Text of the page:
I’m just marveling at how he managed to nail it like this with the brief that he got. Here emerges a man for whom no one else exists in the world but he. And yet, he manages to reach out and make the person next to him feel glorified. You know exactly what he is upto and Mamta’s character, sitting next to him – you know she knows to say no if she wants to, but she doesn’t. His occasional sighs, the shower of abrupt laughter, the inappropriate casualness, breaching personal boundaries without a flicker of worry, and throughout it all, conveying that his lust is the most natural thing in the world. There’s a dialogue that, when loosely translated, is him telling her “I want to make love to you”. It’s said with so much ease that the implication doesn’t even register in the consciousness. Because it just seems right that a man would want to appreciate a woman of beauty and flawlessness with all the love in the world!

Gautham Menon needs to take a page out of Shyamaprasad’s diary on how it’s not enough to have these words in the script for the shock-value but to express it’s real worth 🙂 (remember Vinnaithandi Varuvaya?)

For me, Vineeth is really the pick of the movie. And as a movie that explores with honesty several facets of love and lust, and makes no attempt to be complicated in the process – I really enjoyed Arike.

Kudos, Shyamaprasad!

Happy 2013

It’s a *brand new* New Year, and how I love that feeling of being able to write a new number one fine day :).

For several reasons, 2012 has been a tough year for me, and at the end of it, the most profound realization I carry with me is that nothing in this world can bring me as much happiness as being with and Being ME.

It’s what Kareena says in Jab We Met.

“Main apni Favorite Hoon”

It’s a lovely line, right? :).

Everyone should be their own favorites. And if they aren’t, they should figure out how to get there. And do whatever it takes. After all, YOU’re the only person you spend every moment of your life with!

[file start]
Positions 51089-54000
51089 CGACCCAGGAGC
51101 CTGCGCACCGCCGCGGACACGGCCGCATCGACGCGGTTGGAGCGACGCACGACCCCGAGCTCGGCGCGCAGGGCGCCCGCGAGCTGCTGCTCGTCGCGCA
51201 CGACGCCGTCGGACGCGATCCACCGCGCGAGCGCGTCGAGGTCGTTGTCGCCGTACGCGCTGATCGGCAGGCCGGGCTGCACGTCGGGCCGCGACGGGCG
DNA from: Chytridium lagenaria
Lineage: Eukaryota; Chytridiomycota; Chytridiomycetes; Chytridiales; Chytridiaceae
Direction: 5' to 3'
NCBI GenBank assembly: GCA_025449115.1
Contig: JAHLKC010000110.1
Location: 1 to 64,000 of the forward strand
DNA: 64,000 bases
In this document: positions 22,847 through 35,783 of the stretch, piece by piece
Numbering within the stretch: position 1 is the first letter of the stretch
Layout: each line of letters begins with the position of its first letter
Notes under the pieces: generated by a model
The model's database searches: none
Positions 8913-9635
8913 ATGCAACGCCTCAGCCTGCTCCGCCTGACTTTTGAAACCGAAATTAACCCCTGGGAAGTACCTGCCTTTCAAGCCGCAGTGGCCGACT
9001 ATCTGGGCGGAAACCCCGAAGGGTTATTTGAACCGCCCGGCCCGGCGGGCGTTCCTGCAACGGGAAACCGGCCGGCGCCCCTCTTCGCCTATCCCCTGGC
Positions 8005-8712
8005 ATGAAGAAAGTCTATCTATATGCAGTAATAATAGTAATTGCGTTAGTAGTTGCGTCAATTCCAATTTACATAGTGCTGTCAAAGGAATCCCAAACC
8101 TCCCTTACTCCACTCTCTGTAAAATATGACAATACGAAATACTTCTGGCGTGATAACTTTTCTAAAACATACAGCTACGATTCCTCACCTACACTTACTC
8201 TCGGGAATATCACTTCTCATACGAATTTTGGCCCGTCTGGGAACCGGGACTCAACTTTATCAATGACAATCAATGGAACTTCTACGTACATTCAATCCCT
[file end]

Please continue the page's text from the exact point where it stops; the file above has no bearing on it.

I’ve spent years on this journey, and it’s not easy. Every day is a new experience. There are new thoughts to distil, new discoveries about myself (not always pleasant :P), and choices to make – not necessarily with enough time to allow you to reflect and choose. And then there are consequences.

As 2012 comes to a close, I realize that there are a few realizations that have helped me make peace with this process and move forward:
~ Negative emotions – fear, anger, sorrow, guilt, regret, helplessness – can make you experience a lesser person than you really are, but can never make you that.
~ Patience is not a virtue, it is a muscle. Exercise it intentionally, and keep it supple. When all fails, patience and the knowledge that time erodes even the biggest mountains – that’s what is going to keep you ticking.
~ Change – yours, and of others – is always voluntary. There is merit in trying to attempt change and being a trigger for change, but… BUT… You need to know when to try, and you need to know when to stop.
~ In the midst of all the evolution and choices and complications of life – it helps to maintain a stock of a few key aspects about yourself that you consider as the Essence of You. Could be anything… something you consider a core value that you live by, or maybe something about yourself that gives you a high… as long as it is what identifies you to you. Every once in a while, take out one of those aspects, have a good long ponder over it, mentally polishing and lovingly going over the feeling of that as you. If it is possible, find new ways to explore the aspect and to engage the energies that it generates inside of you.

I did something such, a few days ago as I was trying out (yet. another. social. networking. platform.) Pinterest. It occurred to me that creating a Board was a fun way to explore and unravel something that I consider an aspect of myself… and what better than a visual reminder?